On February 23, 2016, a Baltimore medical malpractice jury returned its verdict in favor of the 59-year-old plaintiff who suffered permanent nerve damage during knee surgery that resulted in foot drop and chronic pain. The Baltimore medical malpractice jury trial began on February 16, 2016 and concluded seven days later, when the jury of four women and two men awarded the plaintiff $2.38 million in compensatory damages.
The Baltimore City medical malpractice jury awarded $1.38 million in economic damages to the plaintiff ($470K for future medical expenses and $907K for lost wages) and $1 million in noneconomic damages. The noneconomic damages award will be reduced to $785,000, pursuant to the cap on noneconomic damages in Maryland medical malpractice cases that was in effect on the date of the plaintiff’s surgery. The parties have agreed not to appeal.
The woman was experiencing chronic knee pain and difficulty walking when she went to the defendant orthopedic surgeon and his orthopedic practice for evaluation and treatment. She agreed to undergo total knee replacement surgery that was intended to substantially reduce her pain and allow her to walk further without pain, and to do the things that she had become unable to do. The total knee replacement surgery took place on February 18, 2014.
The plaintiff, who is a registered nurse, was working as a case manager for a nursing home at the time of her total knee replacement surgery. The surgery required that a tourniquet be placed above her right knee, on her thigh. Unfortunately for the plaintiff, the tourniquet caused unintended injury to her peroneal, femoral, and posterior tibial nerves, according to the woman’s Maryland medical malpractice lawsuit.
The injury to her femoral nerve and her posterior tibial nerve recovered over time but the injury to her peroneal nerve never recovered, causing her to have permanent foot drop that makes it impossible for the woman to lift and flex her right foot. The injury also complicated her rehabilitation from her total knee replacement surgery.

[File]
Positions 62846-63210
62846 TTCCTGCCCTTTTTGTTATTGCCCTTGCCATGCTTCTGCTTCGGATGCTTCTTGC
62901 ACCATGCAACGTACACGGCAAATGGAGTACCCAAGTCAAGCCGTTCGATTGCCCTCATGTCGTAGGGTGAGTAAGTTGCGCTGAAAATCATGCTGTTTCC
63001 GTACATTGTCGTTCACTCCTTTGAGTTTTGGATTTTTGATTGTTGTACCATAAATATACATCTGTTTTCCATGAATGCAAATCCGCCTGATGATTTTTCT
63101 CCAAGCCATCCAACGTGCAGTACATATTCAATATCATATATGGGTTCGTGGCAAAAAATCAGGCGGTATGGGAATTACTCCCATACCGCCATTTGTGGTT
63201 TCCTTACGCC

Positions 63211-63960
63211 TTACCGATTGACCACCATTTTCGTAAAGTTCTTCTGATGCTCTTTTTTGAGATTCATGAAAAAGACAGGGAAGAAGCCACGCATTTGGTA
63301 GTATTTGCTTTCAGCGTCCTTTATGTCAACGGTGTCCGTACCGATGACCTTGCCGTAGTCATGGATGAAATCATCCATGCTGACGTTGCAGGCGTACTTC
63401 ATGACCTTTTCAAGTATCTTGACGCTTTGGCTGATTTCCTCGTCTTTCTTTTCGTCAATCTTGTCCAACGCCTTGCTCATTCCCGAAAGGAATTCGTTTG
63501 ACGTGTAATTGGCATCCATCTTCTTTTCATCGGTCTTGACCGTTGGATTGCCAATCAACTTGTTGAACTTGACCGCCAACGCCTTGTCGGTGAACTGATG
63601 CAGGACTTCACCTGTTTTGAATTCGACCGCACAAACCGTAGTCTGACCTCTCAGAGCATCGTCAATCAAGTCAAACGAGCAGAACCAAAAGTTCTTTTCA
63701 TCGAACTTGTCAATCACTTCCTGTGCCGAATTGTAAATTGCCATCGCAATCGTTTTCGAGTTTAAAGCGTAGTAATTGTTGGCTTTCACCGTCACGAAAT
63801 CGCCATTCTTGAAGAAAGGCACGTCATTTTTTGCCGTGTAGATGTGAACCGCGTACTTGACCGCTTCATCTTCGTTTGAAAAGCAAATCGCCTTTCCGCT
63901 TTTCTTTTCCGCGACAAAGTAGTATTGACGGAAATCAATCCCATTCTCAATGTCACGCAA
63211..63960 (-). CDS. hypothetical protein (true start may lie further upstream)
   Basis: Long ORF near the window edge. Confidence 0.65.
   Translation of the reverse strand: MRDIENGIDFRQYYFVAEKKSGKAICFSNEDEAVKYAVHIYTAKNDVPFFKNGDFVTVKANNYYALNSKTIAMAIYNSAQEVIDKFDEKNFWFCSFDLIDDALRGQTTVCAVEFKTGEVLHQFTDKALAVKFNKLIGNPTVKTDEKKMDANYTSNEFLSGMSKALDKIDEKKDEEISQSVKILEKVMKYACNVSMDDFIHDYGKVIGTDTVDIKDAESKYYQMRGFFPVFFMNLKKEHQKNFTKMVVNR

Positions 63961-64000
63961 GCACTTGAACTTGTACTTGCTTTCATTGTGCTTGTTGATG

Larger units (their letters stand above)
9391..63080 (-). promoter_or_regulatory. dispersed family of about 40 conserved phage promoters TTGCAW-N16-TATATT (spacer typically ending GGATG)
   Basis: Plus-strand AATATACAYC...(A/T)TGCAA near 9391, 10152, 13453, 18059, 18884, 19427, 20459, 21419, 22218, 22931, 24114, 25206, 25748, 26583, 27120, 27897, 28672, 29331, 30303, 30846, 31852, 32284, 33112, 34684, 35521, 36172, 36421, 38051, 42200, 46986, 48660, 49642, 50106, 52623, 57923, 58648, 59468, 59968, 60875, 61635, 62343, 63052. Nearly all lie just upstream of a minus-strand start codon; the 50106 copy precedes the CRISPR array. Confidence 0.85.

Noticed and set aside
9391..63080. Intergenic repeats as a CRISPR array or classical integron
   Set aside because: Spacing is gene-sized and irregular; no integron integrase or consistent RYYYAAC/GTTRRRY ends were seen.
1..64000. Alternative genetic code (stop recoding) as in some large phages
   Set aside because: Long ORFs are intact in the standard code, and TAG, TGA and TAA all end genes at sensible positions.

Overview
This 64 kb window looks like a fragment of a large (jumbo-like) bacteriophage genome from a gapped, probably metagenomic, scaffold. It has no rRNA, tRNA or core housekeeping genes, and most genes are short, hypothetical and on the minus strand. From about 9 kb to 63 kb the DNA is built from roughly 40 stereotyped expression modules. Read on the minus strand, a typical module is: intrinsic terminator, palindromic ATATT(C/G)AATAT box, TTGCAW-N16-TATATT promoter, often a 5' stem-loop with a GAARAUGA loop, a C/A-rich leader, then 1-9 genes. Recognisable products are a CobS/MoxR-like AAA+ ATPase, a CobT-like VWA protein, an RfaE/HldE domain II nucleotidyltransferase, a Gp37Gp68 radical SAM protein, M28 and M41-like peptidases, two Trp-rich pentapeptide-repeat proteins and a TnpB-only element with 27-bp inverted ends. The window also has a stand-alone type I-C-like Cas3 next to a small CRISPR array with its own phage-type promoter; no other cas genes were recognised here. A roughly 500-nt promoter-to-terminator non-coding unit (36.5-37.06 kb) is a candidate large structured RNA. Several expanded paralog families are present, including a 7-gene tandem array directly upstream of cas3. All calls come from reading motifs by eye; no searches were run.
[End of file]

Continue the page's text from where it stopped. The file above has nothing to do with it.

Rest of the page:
The plaintiff’s permanent injuries have not allowed her to return to work as a nurse, which was her occupation for nearly thirty years. She now walks with a cane.
Boyd v. Sidney, M.D., et al., Circuit Court for Baltimore City, Case No. 24C14006444. Filed November 14, 2014.
Medical malpractice claims against orthopedic surgeons for an unexpected injury or an adverse event are often complicated because the injury that occurred may be a known and disclosed risk of the procedure. That is why it is important to consult with a medical malpractice lawyer shortly after the injury occurs so that a proper investigation into the potential medical malpractice claim may begin and the matter thoroughly investigated.
Just because a risk of surgery is known and disclosed to the patient does not mean that the unexpected happening of the injury is not due to medical negligence. Many times it is only after all of the relevant medical records are obtained and reviewed by a qualified medical expert that the true cause of the injury is discovered and the medical negligence of the surgeon is exposed. Promptly retaining a medical malpractice lawyer to review your medical malpractice claim may be the most important step you can take to protect your rights and to receive the compensation that you deserve for the harms that you suffered.
If you or a loved one suffered serious injury (or worse) as a result of medical malpractice in Baltimore, in Maryland, or elsewhere in the United States, you should promptly find a Baltimore medical malpractice lawyer (Maryland medical malpractice lawyer) or a medical malpractice lawyer in your state who may investigate your medical malpractice claim for you and represent you in a medical malpractice case, if appropriate.
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